What is the role of microscopic agglutination test (MAT) in the diagnosis of leptospirosis?

Updated: Jul 08, 2021
  • Author: Sandra G Gompf, MD, FACP, FIDSA; Chief Editor: Michael Stuart Bronze, MD  more...
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Answer

Antileptospire antibodies in these samples are detected using the microscopic agglutination test (MAT). The Centers for Disease Control and Prevention (CDC) laboratory in Atlanta, Georgia, performs the MAT using 23 leptospire antigens. A 4-fold rise in MAT titer between acute and convalescent sera with any of these antigens confirms the diagnosis of leptospirosis.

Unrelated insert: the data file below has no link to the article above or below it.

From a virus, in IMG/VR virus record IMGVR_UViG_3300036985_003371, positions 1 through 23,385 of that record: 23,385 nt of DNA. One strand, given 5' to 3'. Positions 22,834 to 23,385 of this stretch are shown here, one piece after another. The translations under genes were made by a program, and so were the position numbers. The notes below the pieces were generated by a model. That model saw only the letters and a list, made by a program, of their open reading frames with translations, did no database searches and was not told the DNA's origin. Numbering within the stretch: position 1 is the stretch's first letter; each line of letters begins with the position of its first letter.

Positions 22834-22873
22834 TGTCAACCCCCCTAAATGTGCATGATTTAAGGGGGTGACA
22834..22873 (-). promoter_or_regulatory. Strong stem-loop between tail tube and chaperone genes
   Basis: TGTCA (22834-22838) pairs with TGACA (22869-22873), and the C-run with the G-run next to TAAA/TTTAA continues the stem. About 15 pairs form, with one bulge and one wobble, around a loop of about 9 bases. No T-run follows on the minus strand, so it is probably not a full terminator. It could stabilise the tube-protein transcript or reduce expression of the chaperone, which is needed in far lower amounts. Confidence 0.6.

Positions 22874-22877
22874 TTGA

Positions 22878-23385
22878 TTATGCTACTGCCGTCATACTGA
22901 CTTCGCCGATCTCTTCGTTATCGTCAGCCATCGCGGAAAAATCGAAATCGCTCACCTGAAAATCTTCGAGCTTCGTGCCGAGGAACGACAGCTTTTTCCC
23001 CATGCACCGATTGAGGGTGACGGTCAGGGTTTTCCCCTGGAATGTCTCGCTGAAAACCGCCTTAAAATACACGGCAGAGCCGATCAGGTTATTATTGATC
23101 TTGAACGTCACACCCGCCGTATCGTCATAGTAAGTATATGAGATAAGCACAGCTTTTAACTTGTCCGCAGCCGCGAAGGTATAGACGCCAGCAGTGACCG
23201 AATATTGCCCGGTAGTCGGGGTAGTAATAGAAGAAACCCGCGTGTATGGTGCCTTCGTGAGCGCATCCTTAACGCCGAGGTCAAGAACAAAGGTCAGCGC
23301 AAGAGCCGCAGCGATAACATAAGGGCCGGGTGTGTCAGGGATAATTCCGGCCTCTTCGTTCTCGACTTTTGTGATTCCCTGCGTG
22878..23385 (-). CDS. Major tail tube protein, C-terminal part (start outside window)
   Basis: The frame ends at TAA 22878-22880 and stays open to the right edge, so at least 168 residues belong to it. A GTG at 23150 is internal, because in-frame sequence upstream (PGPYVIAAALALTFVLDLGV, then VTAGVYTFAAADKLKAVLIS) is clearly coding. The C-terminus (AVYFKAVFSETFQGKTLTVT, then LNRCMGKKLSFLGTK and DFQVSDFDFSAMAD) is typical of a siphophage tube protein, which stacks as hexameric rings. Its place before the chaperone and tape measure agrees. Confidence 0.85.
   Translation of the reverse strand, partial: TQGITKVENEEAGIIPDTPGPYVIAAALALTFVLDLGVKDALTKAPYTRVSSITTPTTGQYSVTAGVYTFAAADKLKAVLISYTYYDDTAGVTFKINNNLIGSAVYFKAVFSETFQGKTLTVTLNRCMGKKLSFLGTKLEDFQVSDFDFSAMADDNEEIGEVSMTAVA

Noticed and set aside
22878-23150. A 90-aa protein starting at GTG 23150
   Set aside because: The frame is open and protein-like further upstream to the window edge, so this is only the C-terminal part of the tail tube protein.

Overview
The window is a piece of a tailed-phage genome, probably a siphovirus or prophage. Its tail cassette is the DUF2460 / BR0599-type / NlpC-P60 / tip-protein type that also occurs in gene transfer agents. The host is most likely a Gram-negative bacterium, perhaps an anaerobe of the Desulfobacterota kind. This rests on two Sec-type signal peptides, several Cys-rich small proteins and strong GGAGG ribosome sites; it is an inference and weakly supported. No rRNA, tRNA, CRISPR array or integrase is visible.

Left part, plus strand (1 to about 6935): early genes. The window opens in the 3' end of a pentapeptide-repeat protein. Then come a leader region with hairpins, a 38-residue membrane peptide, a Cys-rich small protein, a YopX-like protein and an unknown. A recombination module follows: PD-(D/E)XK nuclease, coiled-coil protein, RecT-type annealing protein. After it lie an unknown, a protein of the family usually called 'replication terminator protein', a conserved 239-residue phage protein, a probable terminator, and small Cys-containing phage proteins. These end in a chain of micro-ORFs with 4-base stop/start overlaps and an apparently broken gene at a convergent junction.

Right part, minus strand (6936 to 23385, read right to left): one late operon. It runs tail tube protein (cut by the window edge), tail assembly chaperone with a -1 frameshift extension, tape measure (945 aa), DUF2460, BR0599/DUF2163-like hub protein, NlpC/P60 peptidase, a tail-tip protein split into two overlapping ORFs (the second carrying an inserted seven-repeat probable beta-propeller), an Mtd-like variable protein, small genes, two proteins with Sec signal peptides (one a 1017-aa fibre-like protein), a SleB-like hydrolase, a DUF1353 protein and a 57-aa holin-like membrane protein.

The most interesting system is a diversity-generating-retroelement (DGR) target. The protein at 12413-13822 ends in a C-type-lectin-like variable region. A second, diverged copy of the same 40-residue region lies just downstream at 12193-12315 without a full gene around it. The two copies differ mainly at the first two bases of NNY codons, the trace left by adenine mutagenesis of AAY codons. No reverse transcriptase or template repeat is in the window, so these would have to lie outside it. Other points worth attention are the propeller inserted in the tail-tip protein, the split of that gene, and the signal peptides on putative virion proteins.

Faster laboratory methods may strongly suggest the diagnosis of leptospirosis, but they may be no more readily available than the CDC laboratory in Atlanta. A single MAT titer of 1:200 on any sera or identification of spirochetes on dark-field microscopy, when accompanied by the appropriate clinical scenario, is strongly suggestive.


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